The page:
As your Secretariat, we have used our best endeavours to collect and present the best available science and information to help inform and assist you in your deliberations.

This Conference of the Parties is sovereign and you will now take your own decisions, acting in the best interest of the species concerned.

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Distinguished guests, colleagues, the stakes are high under CITES and intense and robust debates are to be expected. There is nothing wrong with that - after all, the decisions you take here in Johannesburg will have a real and immediate on-the-ground impact.

They will find their way into legislation, regulation, and operating practices across the globe and will directly affect when, where and how wildlife and wildlife products can be traded.

Decisions taken here at CoP17 will affect wildlife and ecosystems, people and economies.

On some issues, there are clearly legitimately held differences of opinion over the best way to ensure the survival of wildlife. The particular point of view someone has does not make them any more or less committed to the conservation of wildlife - rather, it is a reflection of differing perspectives on how to achieve agreed objectives.

I was born and grew up in Australia, as you may have gathered from the accent, and we are here in South Africa - two countries that love their sport - and I’m sure we all recall that memorable moment when President Nelson Mandela handed the Rugby World Cup to South Africa right here in Johannesburg in 1995.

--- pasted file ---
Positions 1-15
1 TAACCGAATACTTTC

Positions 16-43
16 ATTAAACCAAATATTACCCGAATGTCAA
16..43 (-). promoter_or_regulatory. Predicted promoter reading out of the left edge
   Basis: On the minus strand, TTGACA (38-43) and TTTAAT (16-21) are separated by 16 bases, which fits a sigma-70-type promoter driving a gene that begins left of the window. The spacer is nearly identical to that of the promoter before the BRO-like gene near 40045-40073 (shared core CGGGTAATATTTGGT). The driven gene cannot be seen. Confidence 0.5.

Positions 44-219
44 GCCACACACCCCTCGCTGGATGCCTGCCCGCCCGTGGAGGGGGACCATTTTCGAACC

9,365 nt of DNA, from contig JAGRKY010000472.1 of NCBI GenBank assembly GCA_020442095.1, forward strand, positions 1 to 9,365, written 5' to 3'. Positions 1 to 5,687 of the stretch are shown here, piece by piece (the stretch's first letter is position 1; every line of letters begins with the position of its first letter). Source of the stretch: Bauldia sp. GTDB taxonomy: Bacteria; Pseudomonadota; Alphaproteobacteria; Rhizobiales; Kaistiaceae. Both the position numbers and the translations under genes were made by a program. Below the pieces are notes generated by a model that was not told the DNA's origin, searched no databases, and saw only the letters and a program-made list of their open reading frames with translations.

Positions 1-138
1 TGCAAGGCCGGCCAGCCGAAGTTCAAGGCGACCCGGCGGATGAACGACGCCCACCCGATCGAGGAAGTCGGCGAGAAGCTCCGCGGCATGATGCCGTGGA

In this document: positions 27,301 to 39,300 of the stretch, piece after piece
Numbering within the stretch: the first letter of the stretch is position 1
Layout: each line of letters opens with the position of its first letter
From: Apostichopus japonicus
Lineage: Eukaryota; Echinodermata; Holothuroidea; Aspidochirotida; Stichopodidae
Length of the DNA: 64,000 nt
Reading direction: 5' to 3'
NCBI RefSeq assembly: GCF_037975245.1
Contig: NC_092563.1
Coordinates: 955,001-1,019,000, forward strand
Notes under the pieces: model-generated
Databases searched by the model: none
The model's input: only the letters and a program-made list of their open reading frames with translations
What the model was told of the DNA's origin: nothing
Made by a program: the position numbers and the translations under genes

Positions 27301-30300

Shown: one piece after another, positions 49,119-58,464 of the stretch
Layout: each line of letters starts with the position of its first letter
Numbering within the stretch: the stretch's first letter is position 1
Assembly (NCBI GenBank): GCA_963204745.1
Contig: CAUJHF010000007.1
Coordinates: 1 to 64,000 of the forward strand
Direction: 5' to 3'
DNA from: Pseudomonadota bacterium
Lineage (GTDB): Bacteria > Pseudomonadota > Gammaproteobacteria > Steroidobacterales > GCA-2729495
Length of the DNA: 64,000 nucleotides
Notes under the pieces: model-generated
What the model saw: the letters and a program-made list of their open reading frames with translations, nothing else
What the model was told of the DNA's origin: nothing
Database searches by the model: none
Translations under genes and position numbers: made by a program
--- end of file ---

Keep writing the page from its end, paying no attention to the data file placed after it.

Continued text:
Rugby is a full body contact sport and people play it hard and they play to win. Sounds a bit like CITES sometimes, yes? Well, maybe, but only very occasionally!

If you have ever taken the time to watch a rugby match you will see a remarkable spirit of sportsmanship. There is a respect for the opposing players - both on and off the field - and for the referee.

We can at times play it hard at this CoP, yet respect each others differing views. We can work hard towards agreed positions, wherever possible, while also recognising that CITES has never shied away from a vote when it is needed.

How we conduct ourselves is, to quote the theme of this year’s UN World Wildlife Day, in our hands.

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What we do know, is that everyone here - and all of those people from across the globe watching us via the webcast and following us via traditional and social media - are really looking forward to this CoP and will be following its decisions with great interest.

Your extended Secretariat team at CoP17 is here to offer you our full support in ensuring we have a really productive and successful meeting.

Honourable Ministers, Distinguished guests, the stage is now set for a truly wonderful CoP!

Thank you.